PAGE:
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Queen thanks garden party guests
The Queen thanked ordinary members of the public for their contribution to community life at a Diamond Jubilee garden party on Tuesday.
She attended the event at Sandringham in Norfolk without the Duke of Edinburgh as he continued to recover from a bladder infection. She was accompanied instead by the Duke of York.
Wearing an apricot hat and overcoat, she arrived to a fanfare from the band of the Royal Marines before mingling with the 3,500 guests.
The event was the first garden party to be held at Sandringham since a similar event to mark the Golden Jubilee in 2002.
It was organised to pay tribute to people from Norfolk and Suffolk for their contribution to the life and welfare of their communities.
Among them was Joy Bradshaw, 80, originally from Dublin but who has lived in West Earlham, Norwich, since childhood. She was invited in recognition of her 23 years volunteering for Meals on Wheels.
Miss Bradshaw said: "I cared for my parents for 20 years and decided to volunteer after that.
"It was enormously rewarding because sometimes I was the only person who ever visited some people.
"I was so surprised to be invited here today and it is a wonderful honour."
Students from City College Norwich, West Anglia College, King's Lynn, and Great Yarmouth College provided the catering for the party.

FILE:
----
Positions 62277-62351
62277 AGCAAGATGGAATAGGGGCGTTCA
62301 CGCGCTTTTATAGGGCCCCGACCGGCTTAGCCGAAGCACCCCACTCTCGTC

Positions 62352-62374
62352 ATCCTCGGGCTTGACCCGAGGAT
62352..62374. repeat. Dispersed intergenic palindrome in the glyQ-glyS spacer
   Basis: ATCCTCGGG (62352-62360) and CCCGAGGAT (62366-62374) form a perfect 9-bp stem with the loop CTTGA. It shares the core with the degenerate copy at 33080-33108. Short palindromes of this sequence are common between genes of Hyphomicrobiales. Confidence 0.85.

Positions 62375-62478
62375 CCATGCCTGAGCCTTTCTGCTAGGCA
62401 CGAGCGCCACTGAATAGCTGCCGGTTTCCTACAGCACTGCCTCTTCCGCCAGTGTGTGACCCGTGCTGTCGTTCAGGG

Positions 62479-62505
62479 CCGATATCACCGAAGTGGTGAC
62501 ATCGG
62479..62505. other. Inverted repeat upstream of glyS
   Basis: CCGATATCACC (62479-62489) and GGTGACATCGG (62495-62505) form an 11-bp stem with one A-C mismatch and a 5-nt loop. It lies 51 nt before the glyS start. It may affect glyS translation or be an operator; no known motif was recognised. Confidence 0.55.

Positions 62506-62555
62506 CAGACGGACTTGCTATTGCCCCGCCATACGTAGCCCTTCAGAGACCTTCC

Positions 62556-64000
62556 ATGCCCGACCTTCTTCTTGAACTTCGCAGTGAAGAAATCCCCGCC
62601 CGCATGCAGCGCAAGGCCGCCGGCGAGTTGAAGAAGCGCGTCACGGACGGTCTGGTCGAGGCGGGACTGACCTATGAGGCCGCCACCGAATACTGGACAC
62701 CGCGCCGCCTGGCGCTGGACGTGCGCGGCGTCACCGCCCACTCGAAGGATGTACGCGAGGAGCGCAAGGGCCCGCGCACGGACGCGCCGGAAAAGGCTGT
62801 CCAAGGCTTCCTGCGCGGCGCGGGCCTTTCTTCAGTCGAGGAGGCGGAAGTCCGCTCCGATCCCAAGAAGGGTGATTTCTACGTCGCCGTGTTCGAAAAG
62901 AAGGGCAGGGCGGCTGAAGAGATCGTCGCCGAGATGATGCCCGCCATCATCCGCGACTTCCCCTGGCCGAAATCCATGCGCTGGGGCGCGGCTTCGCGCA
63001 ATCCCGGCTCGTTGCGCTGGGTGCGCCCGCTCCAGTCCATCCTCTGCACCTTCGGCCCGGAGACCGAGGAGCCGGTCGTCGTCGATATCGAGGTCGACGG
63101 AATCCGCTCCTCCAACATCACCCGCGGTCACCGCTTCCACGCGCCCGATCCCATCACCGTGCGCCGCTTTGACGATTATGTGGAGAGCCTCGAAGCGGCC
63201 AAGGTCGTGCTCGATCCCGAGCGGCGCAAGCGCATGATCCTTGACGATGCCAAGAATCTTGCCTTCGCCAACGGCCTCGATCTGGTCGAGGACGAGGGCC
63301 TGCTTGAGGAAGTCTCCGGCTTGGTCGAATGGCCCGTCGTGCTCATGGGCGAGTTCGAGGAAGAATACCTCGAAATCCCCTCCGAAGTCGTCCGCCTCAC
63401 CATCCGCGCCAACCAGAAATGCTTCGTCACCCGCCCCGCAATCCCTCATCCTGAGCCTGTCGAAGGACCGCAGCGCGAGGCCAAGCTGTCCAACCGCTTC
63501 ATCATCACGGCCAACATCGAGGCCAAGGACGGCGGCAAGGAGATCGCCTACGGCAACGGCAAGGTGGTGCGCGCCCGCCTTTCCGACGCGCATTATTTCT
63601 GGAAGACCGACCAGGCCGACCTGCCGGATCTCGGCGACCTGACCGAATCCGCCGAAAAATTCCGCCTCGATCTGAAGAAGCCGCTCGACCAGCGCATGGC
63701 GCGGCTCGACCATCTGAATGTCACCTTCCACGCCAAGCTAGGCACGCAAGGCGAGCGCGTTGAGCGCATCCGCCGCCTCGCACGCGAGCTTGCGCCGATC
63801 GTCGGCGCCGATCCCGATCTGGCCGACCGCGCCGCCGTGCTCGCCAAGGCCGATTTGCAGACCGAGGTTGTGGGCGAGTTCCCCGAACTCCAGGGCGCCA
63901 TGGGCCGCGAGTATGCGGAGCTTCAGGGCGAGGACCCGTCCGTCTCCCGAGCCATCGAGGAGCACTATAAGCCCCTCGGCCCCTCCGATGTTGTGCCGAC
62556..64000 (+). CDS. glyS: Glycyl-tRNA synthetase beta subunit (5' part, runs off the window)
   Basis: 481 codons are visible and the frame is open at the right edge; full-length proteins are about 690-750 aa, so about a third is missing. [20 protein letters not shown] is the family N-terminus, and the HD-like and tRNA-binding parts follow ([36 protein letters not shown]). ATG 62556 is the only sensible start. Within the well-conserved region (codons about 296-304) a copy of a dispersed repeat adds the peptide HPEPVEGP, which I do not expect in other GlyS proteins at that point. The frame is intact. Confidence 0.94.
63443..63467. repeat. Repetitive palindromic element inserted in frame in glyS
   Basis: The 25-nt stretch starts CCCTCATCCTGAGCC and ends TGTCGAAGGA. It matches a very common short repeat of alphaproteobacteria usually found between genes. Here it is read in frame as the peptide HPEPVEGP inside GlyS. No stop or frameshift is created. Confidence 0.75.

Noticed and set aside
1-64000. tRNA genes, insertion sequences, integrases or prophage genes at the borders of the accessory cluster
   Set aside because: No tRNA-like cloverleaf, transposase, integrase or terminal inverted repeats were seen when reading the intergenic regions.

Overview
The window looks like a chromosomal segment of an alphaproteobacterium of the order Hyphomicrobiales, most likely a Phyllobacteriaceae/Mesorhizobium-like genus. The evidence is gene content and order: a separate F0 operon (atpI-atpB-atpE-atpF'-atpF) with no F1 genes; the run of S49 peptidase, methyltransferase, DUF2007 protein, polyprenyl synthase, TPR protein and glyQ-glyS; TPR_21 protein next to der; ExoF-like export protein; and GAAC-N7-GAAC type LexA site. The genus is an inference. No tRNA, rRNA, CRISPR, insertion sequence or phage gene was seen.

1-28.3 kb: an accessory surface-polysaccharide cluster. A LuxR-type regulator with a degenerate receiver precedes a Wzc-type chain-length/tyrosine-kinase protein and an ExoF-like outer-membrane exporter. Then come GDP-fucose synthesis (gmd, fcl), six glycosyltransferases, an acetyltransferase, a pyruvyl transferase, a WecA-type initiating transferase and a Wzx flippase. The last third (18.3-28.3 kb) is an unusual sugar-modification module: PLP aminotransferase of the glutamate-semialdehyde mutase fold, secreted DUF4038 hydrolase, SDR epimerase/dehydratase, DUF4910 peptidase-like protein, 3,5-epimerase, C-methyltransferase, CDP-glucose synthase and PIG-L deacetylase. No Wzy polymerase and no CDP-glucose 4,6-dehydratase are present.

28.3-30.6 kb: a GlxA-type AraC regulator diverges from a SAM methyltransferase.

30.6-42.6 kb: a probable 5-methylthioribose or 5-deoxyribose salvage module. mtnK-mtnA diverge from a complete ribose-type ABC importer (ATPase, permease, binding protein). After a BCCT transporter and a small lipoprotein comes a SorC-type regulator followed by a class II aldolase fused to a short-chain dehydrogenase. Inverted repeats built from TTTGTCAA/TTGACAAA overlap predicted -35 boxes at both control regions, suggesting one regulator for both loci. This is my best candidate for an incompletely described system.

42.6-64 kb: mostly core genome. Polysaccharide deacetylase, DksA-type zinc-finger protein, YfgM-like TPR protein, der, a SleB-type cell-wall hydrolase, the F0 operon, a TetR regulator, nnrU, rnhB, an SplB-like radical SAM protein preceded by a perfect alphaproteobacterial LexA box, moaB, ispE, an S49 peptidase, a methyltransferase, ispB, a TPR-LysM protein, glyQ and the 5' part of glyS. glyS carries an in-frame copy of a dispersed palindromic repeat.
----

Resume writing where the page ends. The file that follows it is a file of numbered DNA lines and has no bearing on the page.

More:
This involved making 4,000 chocolate tarts, red, white and blue macaroons and scones.
Connor Carway, a City College Norwich student, said: "We spent the whole of yesterday preparing the food. It's been a challenge but great fun."
Other guests included David Freeman, a caretaker at East Norfolk Sixth Form College, Irenee and Robert Batch, the honorary secretary and honorary treasurer of Hospital Radio Norwich, and Pauline Simpson, chaplain and secretary of Far Eastern Prisoners of War.
Mr Freeman, 62, from Gorleston, attended with his wife, Lorraine, 52. Before working as a caretaker, he spent nine years in the Royal Navy.
He said: "My invitation came as a real bolt from the blue but it's been a fabulous day.
"If I'm honest I don't really know why I deserve such a privilege but it is a tremendous honour.
"The Queen asked me what I do and said what an important job it is."
Sushil Soni, 75, from Ipswich, helped establish the town's Racial Equality Council and recently established East Anglia's first Hindu temple in Ipswich.
Dr Soni said: "We have been fortunate that the sun has shone on us. It is fabulous to be here."